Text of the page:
In addition to renting the usual range of professional photo gear, Fixation also offers the DJI Phantom 4 drone to give photographers the chance of a different perspective on their shoots. We recently loaned one to Chris Breen to try on his recent trip to Zambia.
Chris runs a travel company called The National Travel Collection, in which there are several different brands that offer different experiences. One of these, called Wildlife Worldwide, specialises in taking people to see some of the world’s most spectacular wildlife. And, as it turns out, a good deal of that wildlife resides in Zambia.
“I know Zambia very well,” Chris says. “I used to guide there. I was out in Zambia towards the end of last year with a group. That’s what I do – I lead trips, I design holidays, I build itineraries and I go to wild and wacky places.”
Elephant © Chris Breen
As you might imagine, travelling the world’s finest and most beautiful places can leave one with an urge to snap a few pictures, and as a consequence Chris has become an accomplished photographer. He’s always on the lookout for new ways he can get a new perspective on the animals he encountered, and for his trip to Zambia we had a suggestion.
Fixation very kindly lent me a drone to take on the trip. It’s an amazing device - very easy to use and even though I’d never flown one before, I found it simple and responsive.
The drone in question was a DJI Phantom 4, and we were keen to find out how Chris had fared.
Young Lion © Chris Breen
Thanks for talking to us, Chris. Was your trip to Zambia your first experience using a drone for photography?
Until the middle of last year I’d never used a drone before. I was lent a DJI Phantom 4, and I experimented with it at home before flying it up in the Arctic. I didn’t get a huge amount of flying done up there due to some technical issues, but I did get some quite nice footage over one of the ice fields.
After that I took it to Zambia and got some beautiful aerial shots over one of the world’s greatest national parks.
What was the experience of using the drone like?
It’s an amazing device to fly. It’s very simple, it’s very easy, and for that reason it’s quite liberating in many ways. Even though I’d never flown one before, I found it very simple to use and very responsive. It’s really a game-changer from a photographic point of view. I’ve always enjoyed wildlife and scenic photography, I’ve been doing it for the past quarter of a century, and to suddenly find you can take the kind of images that you would otherwise only get when you’re sitting in a helicopter, which of course costs a lot of money, is wonderful. And to be able to see it on a screen as you’re doing it is exciting, so I thought it was brilliant.
Lion’s Paw © Chris Breen
So it’s easy to fly, easy to use – it’s also manoeuvrable and incredibly stable. I also found that once I got it to a certain height I couldn’t hear it. When you’re out in the wilderness the last thing you want to do is make a lot of noise. In Zambia there are a lot of ambient sounds from the wildlife, so you only need to get it to a relatively low height before you can barely hear it. That enabled me to fly very safely and quietly upriver without disturbing anything. I did some low passes over some hippos on the river and lots of stuff like that – it was really neat. A great trip.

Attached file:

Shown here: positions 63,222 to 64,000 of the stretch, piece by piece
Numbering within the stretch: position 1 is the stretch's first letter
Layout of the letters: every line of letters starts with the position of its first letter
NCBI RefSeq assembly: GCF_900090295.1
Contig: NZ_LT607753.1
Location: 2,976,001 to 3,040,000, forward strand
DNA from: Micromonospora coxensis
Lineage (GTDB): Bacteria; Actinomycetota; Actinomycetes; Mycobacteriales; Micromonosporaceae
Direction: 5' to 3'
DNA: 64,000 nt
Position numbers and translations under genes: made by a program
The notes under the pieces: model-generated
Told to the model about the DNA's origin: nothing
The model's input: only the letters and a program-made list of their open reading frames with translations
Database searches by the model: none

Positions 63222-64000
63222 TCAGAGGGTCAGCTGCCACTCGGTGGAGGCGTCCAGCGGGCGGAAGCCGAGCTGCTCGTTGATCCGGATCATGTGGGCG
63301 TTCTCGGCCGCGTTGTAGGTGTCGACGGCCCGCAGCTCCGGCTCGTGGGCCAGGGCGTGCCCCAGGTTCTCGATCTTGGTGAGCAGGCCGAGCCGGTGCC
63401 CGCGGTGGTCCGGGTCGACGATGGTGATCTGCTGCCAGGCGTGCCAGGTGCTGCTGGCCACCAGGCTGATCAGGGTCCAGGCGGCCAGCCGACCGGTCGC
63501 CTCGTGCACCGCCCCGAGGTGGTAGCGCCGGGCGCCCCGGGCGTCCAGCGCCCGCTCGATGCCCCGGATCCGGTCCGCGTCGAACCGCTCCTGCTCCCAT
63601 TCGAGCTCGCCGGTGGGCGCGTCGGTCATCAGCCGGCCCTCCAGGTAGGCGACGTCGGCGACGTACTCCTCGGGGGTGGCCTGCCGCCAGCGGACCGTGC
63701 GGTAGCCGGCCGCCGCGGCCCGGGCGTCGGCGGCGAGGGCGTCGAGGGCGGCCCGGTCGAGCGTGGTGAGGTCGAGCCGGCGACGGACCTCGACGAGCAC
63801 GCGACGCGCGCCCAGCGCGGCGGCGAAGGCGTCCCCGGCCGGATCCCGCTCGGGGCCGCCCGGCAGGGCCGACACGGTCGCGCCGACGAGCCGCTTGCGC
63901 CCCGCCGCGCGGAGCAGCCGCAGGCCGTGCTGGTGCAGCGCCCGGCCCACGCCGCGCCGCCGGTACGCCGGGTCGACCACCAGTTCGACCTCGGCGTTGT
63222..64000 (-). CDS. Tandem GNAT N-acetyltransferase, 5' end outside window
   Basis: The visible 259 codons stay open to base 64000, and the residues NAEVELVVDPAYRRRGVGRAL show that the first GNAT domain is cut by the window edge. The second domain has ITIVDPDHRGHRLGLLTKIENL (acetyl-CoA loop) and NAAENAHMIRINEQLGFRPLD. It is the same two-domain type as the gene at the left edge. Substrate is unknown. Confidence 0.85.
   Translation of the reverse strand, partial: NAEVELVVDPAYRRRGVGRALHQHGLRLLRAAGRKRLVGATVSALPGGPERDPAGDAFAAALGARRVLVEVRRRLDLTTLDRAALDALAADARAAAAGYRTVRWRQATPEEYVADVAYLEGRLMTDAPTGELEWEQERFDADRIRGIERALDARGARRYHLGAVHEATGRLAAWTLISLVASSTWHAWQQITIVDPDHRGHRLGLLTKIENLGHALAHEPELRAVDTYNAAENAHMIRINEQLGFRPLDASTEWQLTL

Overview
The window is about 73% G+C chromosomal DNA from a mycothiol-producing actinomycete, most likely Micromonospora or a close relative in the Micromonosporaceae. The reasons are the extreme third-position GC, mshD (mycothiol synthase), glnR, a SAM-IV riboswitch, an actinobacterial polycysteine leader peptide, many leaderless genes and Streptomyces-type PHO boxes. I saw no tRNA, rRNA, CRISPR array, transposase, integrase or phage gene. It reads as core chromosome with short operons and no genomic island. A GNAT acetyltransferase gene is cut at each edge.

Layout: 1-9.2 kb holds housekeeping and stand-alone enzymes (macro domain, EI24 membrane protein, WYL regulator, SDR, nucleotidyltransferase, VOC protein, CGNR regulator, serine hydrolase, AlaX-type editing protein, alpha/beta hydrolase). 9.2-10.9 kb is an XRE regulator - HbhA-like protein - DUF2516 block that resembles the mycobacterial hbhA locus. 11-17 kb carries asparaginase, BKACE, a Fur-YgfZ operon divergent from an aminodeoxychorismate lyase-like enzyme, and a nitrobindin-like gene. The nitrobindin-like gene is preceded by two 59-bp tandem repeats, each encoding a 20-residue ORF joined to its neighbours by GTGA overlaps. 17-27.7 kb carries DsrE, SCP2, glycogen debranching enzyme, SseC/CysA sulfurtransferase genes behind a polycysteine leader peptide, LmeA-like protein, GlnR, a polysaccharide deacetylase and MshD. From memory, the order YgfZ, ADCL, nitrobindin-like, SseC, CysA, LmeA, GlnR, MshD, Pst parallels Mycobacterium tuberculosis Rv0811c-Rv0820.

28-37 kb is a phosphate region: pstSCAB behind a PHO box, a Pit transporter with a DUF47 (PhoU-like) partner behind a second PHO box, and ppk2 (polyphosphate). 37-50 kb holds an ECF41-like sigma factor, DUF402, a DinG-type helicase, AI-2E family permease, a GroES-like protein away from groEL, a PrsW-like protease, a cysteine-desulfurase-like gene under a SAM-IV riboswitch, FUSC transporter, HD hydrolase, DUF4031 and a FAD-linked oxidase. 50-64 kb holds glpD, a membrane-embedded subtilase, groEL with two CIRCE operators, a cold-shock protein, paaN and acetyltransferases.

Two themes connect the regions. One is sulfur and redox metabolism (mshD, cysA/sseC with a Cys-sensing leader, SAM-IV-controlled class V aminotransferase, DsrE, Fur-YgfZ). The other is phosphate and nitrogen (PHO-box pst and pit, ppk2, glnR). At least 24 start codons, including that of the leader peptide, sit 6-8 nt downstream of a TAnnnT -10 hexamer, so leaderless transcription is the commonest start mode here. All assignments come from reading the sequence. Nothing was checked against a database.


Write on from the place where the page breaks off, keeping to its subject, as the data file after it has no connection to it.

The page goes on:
It’s presumably an important consideration of yours to avoid disturbing the animals?
Yes, it’s really important. I don’t want to disturb the wildlife, and I also don’t want to disturb the people who are going there for the peace and tranquillity of the place. That’s crucially important. So I found the DJI Phantom an absolutely brilliant device to work with, and I’m hoping I can work with it again.
Carmine Bee Eater © Chris Breen
What are your plans for future excursions?
I’ve got a number of projects coming up. I’ll be in Mexico at the end of March to do some whale watching off the Pacific coast, and I’m hoping to take one of the drones out with me, which I’ve never done for whale watching before. I’m interested to try the newer DJI drone – the DJI Mavic Pro. From my point of view, as I travel with a lot of camera gear, it’s the fact that it’s much smaller that’s particularly important.
I’m going into the rainforest in Borneo, where I’ve been a number of times before but never taken the drone, and I’m also hoping to take the drone back to Zambia when I go out in mid-September. One of the cool things about that trip will be that I’m going at a different time of year – a couple of months earlier than I did last year – so the landscape will look totally different.
Chris Breen is the founder of award-winning tour operator Wildlife Worldwide. Find out more at www.thenaturaltravelcollection.com
NB. Please note that some countries enforce a ban on the use of drones which are sometimes used by poachers to locate target animals. Please check with the relevant authorities before attempting to fly a drone near wildlife.